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'Eat the Screen' Season At Barbican Cinema: A Feast For The Eyes


A meat factory in Frederick Wiseman's 1976 documentary 'Meat', screened as part of the 'Eat the Screen' season
Meat (US 1976, dir. Frederick Wiseman); image courtesy of Barbican

Barbican Cinema launched their latest hand-curated season at the start of July with ‘Eat the Screen: Films to Feed Conversations About Food’, which will be running through the summer until the end of August. Using the power of cinema, combined with the power and necessity of food, the programme will present a wide range of films that push the audience away from the dinner table, bringing the industry and ethics of food production into the frame.


Food is one of those areas of cinematic spectatorship where looking holds all the enjoyment. Unlike other filmic representations that necessitate meaning to be understood and enjoyed, one may look unapologetically upon food and gain a sense of enjoyment from just this: a feast for the eyes, as it were.


However, this is not the approach that Tamara Anderson, in-house curator at Barbican Cinema and the lead programming force of ‘Eat the Screen’, chose to take. “The season ended up being driven more by issues and by broader curiosity I have about the subject, rather than aesthetics…as a topic, food opens out into so many different areas.” One must only look at the wide variety of cultures and social circumstances through which food is presented in the programme to find evidence of this; as Anderson suggests, the subject of food is “immediately relatable”. This makes the bridges of meaning in the films between politics, the food industry, and communities of people stronger, as they are built on the foundation that food is ubiquitous and fundamentally necessary for every viewer.



"What's the big deal?" from 'Bamako Chicken', screened as part of the 'Eat the Screen' season
Bamako Chicken (Mali 2015, dir. Habib Yazdi); image courtesy of Barbican

Foragers (2022) follows Palestinians, whose right to forage za’atar and ‘akkoub on their own land is being restricted by the Israeli government. With food being central to the film’s message, it “does a very good job of bringing home the grievances the Palestinians feel against the Israeli state”, says Anderson. “We understand instinctively how food is a cohesive element…it brings people together.”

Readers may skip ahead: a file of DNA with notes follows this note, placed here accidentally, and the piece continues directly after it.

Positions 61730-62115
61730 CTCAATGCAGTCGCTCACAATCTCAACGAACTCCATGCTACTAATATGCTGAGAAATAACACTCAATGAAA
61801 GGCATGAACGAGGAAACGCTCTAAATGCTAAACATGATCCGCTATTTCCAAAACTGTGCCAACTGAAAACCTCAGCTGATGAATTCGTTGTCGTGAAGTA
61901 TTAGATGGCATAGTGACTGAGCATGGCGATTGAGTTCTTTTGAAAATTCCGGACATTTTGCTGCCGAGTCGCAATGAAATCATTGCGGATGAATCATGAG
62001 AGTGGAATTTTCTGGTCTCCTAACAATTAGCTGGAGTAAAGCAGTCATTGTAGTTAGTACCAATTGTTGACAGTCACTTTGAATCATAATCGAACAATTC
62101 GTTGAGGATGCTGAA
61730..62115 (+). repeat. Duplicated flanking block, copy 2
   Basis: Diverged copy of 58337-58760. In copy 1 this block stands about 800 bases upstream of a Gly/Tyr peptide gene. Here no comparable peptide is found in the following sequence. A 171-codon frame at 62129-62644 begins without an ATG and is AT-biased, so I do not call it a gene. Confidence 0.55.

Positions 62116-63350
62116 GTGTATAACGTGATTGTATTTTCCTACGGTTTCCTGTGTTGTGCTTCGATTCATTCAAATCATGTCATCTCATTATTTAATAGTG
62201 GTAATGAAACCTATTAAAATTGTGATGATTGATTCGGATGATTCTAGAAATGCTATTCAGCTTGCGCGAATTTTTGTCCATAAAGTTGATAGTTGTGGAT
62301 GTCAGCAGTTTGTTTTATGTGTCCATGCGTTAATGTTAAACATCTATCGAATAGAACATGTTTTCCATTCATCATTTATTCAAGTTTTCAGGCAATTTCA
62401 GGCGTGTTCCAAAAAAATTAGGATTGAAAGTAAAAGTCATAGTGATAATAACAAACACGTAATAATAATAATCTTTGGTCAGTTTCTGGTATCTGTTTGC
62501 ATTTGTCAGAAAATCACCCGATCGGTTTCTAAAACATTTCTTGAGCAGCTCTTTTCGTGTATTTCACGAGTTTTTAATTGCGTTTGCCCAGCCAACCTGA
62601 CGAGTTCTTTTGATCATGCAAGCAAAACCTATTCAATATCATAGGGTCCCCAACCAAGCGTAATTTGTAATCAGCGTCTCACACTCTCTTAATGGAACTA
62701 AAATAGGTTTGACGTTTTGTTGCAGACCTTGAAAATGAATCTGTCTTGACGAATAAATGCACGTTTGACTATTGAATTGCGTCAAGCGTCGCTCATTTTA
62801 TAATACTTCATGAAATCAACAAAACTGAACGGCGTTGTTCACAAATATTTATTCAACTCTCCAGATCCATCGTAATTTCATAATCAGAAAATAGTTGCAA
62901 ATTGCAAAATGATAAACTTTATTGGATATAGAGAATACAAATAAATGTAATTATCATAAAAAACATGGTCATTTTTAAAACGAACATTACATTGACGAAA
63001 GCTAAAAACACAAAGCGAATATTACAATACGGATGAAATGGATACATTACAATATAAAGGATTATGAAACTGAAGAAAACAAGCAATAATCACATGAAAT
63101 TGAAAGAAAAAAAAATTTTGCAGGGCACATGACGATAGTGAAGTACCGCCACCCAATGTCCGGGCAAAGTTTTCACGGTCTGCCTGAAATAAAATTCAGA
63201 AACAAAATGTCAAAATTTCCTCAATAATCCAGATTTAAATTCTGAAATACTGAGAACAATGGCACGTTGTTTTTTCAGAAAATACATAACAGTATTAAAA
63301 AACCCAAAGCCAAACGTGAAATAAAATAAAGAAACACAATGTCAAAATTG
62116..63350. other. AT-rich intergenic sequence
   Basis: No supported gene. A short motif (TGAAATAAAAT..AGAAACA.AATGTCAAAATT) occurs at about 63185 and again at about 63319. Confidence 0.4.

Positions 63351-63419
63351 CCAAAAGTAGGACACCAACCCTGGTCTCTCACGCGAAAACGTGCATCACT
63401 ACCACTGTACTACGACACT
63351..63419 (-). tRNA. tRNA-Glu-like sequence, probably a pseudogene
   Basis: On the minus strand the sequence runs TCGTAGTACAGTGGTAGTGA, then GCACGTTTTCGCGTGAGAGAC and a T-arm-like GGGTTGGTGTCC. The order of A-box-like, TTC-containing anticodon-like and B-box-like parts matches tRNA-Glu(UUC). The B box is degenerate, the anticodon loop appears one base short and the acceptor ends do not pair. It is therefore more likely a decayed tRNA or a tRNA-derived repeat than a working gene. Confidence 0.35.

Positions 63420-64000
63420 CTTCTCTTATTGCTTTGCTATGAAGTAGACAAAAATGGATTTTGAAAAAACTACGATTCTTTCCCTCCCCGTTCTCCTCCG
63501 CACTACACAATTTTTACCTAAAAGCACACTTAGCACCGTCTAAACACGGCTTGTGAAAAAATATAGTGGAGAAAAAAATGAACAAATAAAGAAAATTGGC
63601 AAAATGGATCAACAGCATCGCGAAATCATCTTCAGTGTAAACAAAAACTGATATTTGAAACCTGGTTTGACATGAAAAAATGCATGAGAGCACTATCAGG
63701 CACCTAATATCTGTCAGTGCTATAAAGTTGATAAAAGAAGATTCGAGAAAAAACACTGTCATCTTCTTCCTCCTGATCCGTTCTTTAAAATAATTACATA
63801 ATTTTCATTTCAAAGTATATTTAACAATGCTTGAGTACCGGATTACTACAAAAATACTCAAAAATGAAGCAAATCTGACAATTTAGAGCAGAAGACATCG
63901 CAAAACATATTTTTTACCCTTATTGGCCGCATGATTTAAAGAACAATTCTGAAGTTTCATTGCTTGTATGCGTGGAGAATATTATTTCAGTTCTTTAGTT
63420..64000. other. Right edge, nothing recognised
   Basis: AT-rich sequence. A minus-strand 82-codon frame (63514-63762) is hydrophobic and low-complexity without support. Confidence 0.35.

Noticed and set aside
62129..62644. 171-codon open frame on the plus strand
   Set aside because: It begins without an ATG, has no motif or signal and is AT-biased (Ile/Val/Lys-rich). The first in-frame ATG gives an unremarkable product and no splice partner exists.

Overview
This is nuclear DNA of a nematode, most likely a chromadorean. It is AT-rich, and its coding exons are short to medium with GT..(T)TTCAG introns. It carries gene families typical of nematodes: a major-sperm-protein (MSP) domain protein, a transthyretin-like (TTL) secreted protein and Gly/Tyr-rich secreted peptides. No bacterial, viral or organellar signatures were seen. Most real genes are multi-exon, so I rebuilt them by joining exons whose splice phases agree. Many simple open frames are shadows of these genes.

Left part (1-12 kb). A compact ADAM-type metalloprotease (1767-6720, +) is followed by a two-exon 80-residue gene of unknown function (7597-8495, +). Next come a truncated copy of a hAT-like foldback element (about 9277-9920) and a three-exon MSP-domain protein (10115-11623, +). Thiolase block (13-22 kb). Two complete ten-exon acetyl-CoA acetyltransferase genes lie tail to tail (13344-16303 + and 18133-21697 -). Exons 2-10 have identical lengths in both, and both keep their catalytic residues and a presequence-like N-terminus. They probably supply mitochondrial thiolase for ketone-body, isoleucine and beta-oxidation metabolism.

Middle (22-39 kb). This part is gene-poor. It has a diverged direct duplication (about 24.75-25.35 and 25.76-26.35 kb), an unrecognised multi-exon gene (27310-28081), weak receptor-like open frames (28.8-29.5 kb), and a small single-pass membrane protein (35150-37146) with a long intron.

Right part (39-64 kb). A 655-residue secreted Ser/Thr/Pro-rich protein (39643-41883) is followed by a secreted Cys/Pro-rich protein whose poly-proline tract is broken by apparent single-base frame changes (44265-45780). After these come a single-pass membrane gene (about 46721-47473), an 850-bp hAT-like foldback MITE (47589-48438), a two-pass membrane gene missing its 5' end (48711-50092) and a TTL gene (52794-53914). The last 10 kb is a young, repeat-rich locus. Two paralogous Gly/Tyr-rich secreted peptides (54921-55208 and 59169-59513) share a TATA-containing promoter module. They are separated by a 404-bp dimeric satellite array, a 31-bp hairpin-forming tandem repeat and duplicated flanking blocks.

In this sense, however, this politicisation is purely a by-product: films about food are inevitably about people, their communities and their cultures. Anderson talks about how the programme and its profound meanings came solely from readings and research on food: “I am interested in how maple syrup is made, but I am also…curious about how people are living and eating in Mali, Taiwan, Colombia, and beyond, and I programmed this season to answer that curiosity.”


So, with community being the “through-line” of the programme, the politics that comes out of it originates with the audience, who are themselves members of such communities. This is testament to the profundity of food in film; it may just be a menial resource, but we cannot live without it. Not only is this ‘immediately relatable’, but as food is often, according to Anderson, “a carrier of the heritage of a particular community”, we instantly understand the hardship when this is restricted or entirely taken away.


Brian Kito, the subject of 'Fugetsu-Do', screened as part of the "eat the Screen' season
Fugetsu-Do (US 2020, dir. Kaia Rose); image courtesy of Barbican

This also allows the films to be de-theorised, relying on our reaction to real-life situations relating to food to create a political message: “I wanted to programme some films, some good films, that would engage these conversations, but without being dry film lectures or advocating too stridently for one thing or another.” There is no certainty that all of our reactions to the films will be the same. The programme includes, for example, Meat (1976), a documentary by heralded doc-master Fredrick Wiseman exploring the meat industry. “There is a discussion in it about the ethics of producing and consuming meat made in this way, but that’s not the culmination, or ‘message’ of the film. It is a far more complex film than that – one, yes, showing us how things are, but also asking us, perhaps, to think about institutions and what they do to us”. Wiseman, known for upholding the cinéma verité style, said in 2008 that it’s his job “to cut [a documentary] so that it fairly represents what I felt was going on at the time in the original event.” Any political message that comes out of the film, which is practically inevitable given the popularity of veganism and other anti-meat discourse today, is added on by the viewer.


This is the power that food in cinema has. Much like food in real life, it brings us together but also makes us scrutinise our industrial handling of a baseline, human necessity (the fact that a ‘bread line’ even exists is a painful reminder of this). In many respects, these are the ‘conversations’ that Anderson seeks to invoke with this programme. With such a wide variety of voices and communities on display, there is no doubt that this is exactly what the Barbican’s audiences will gain from this programme.


'Eat The Screen: Films to Feed Conversations About Food' is running at Barbican Cinema from 1st July to 24th August 2023. For more information about the programme and other upcoming seasons at Barbican, go to their website or follow them on Twitter.


 

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